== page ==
1 red ribbons and you didn't wear any white ribbons in July of 1998?

2 A. I can't tell you that. I really can't remember.

3 Q. You mentioned --

4 JUDGE BONOMY: Well, just before moving off. You were talking

5 about this beginning on the 24th or 25th of April. Which year?

6 THE WITNESS: [Interpretation] 1999 I think.

7 JUDGE BONOMY: Earlier in your evidence you told us of ribbons

8 being worn in 1998 and 1999.

9 THE WITNESS: [Interpretation] I really can't answer this question.

10 JUDGE BONOMY: Mr. Hannis.

11 MR. HANNIS: Thank you.

12 Q. You told us about your problem with your facial skin in the

13 beard. Did you get any kind of medical approval to not shave because of

14 that condition so that you could show it to officers who might give you a

15 hard time about having a beard?

16 A. The doctor informed my company commander himself. I even had a

17 problem when he didn't let me go home for the weekend because I had such a

18 long beard, I was so disciplined, and even the doctor late Branislav Bane

19 asked my company commander to let me not shave for ten days or so at

20 least. But I myself couldn't stand it anymore. There were no proper

21 conditions there to keep clean and I had to shave it off because I was

22 bothered by it.

23 Q. Could you tell us approximately when you were first sent to Kosovo

24 in 1998?

25 A. I think sometime in April.

Page 22999

1 Q. When you were preparing to testify here didn't anything about that

2 refresh your memory about when you first came to Kosovo?

3 A. No.

4 Q. That's the kind of information that would be contained in your

5 personnel file, right?

6 A. I don't understand this question. Can you repeat?

7 Q. Wouldn't that kind of information be reflected in your personnel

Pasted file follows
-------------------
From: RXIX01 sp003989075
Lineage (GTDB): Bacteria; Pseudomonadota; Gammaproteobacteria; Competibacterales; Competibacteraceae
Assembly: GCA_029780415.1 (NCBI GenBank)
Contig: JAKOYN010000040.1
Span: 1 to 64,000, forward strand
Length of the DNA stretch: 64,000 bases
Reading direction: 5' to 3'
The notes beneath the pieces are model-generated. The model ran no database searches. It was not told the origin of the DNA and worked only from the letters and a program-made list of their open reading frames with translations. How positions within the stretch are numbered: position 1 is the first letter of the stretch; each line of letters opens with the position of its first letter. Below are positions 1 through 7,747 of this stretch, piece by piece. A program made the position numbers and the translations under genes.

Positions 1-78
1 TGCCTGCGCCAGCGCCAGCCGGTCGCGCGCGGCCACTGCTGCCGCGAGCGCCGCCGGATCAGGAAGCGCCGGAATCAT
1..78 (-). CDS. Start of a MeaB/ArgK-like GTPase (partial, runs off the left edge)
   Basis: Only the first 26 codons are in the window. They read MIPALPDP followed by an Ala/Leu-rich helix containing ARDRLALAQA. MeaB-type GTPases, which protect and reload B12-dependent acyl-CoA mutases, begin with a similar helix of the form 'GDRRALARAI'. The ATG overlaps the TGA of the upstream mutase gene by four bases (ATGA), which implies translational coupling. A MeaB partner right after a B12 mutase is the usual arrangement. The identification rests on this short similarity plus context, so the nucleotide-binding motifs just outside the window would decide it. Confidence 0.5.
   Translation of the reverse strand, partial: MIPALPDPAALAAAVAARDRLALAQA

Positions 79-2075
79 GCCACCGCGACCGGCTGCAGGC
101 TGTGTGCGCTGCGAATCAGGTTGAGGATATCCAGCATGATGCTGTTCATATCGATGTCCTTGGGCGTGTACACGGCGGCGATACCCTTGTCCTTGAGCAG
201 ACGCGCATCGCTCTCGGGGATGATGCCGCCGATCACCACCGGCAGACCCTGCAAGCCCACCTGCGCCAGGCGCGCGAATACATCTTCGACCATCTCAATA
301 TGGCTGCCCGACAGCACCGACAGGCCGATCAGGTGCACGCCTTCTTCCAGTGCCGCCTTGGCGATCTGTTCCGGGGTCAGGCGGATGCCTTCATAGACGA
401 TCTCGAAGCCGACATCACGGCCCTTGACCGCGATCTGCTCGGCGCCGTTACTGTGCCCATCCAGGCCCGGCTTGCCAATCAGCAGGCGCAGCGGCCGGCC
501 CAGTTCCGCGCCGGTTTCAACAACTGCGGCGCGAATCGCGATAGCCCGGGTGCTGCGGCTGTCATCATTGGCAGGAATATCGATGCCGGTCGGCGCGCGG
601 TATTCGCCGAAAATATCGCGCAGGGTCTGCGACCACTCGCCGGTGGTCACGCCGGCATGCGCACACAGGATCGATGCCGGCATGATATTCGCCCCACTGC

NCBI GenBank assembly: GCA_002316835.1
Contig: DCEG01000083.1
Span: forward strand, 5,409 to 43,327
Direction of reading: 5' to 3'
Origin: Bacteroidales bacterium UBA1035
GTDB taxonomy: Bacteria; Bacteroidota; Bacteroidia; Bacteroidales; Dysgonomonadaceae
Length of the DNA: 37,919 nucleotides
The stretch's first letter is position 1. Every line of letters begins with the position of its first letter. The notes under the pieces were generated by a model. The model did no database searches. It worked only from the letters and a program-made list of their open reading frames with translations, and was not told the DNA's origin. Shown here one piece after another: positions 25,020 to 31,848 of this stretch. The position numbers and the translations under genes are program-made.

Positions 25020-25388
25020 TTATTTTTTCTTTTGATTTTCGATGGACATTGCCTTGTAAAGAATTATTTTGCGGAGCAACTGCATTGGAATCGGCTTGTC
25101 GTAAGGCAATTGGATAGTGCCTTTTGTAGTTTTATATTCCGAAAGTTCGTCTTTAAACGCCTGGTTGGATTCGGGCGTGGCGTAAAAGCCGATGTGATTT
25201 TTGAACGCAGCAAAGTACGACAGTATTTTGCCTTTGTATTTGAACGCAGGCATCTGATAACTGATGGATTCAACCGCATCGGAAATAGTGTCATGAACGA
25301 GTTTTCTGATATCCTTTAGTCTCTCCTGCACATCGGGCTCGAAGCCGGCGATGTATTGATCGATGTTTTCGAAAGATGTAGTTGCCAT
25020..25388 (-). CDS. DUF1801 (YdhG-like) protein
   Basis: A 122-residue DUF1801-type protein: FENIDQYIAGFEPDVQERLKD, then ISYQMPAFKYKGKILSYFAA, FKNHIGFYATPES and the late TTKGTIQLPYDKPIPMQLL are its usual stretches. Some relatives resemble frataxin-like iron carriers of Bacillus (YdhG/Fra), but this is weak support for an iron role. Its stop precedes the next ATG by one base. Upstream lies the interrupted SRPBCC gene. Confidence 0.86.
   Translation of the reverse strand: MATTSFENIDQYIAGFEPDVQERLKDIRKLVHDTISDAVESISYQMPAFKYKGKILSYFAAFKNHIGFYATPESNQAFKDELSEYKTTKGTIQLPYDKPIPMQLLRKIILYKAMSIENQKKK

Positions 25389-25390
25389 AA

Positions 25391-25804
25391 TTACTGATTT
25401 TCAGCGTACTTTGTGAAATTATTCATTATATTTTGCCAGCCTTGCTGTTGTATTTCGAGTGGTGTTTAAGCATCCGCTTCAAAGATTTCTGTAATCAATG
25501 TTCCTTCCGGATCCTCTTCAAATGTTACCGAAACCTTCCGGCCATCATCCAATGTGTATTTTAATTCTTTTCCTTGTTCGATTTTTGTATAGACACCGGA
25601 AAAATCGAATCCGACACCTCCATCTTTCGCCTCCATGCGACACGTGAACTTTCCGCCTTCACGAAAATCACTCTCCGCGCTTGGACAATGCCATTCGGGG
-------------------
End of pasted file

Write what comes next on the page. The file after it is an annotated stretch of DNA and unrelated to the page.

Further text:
8 file, the date that you first were sent to Kosovo?

9 A. Yes, of course. Every member of the PJP had a special -- his own

10 entry in the register, so there is precise information when I was sent to

11 Kosovo, it's just that I don't have it at this moment.

12 MR. HANNIS: Your Honour, this would be an appropriate point for

13 me if it's convenient to the Court.

14 JUDGE BONOMY: Thank you, Mr. Hannis.

15 Mr. Milenkovic, we have to complete our hearing for the day at

16 this stage and resume tomorrow; that means that you will require to return

17 to complete your evidence tomorrow, and that will be at 9.00 in this

18 courtroom. Meanwhile, it is an important rule that you must have no

19 communication with anyone at all about any aspect of evidence in this

20 case. You can communicate about anything else, but absolutely off limits

21 is any communication about the evidence.

22 Now could you please leave the courtroom with the usher and we

23 will see you again tomorrow at 9.00.

24 THE WITNESS: [Interpretation] Thank you, Your Honour.

25 [The witness stands down]

Page 23000

1 --- Whereupon the hearing adjourned at 3.31 p.m.,

2 to be reconvened on Friday, the 22nd day of

3 February, 2008, at 9.00 a.m.